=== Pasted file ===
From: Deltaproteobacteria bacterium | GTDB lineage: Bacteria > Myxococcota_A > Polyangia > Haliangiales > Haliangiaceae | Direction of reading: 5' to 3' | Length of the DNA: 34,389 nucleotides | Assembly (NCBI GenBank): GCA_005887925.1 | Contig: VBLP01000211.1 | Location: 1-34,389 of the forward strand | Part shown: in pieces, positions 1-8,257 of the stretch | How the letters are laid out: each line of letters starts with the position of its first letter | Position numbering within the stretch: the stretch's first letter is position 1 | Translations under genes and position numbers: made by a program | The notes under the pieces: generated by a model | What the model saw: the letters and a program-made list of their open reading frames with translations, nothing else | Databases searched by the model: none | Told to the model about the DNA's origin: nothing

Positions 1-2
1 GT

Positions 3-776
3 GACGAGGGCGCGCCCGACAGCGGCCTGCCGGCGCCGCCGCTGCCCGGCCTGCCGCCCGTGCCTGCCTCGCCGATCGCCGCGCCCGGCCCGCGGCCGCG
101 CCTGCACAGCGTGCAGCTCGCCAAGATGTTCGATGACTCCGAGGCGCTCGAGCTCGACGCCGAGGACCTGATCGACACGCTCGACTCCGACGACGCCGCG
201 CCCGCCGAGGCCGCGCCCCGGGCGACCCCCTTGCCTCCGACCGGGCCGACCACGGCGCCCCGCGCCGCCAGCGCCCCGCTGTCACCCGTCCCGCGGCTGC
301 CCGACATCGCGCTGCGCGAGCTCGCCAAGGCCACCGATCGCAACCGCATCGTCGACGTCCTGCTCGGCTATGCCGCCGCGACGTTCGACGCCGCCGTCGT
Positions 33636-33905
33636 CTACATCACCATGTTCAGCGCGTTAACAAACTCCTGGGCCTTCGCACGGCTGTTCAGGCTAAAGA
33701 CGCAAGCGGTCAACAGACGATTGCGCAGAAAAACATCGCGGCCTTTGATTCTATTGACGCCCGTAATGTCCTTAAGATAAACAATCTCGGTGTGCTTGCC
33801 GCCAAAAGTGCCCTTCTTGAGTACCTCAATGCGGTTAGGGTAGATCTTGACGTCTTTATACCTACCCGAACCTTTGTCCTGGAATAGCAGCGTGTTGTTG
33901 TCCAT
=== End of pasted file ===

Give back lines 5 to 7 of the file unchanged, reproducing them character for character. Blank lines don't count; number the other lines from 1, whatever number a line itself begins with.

3 GACGAGGGCGCGCCCGACAGCGGCCTGCCGGCGCCGCCGCTGCCCGGCCTGCCGCCCGTGCCTGCCTCGCCGATCGCCGCGCCCGGCCCGCGGCCGCG
101 CCTGCACAGCGTGCAGCTCGCCAAGATGTTCGATGACTCCGAGGCGCTCGAGCTCGACGCCGAGGACCTGATCGACACGCTCGACTCCGACGACGCCGCG
201 CCCGCCGAGGCCGCGCCCCGGGCGACCCCCTTGCCTCCGACCGGGCCGACCACGGCGCCCCGCGCCGCCAGCGCCCCGCTGTCACCCGTCCCGCGGCTGC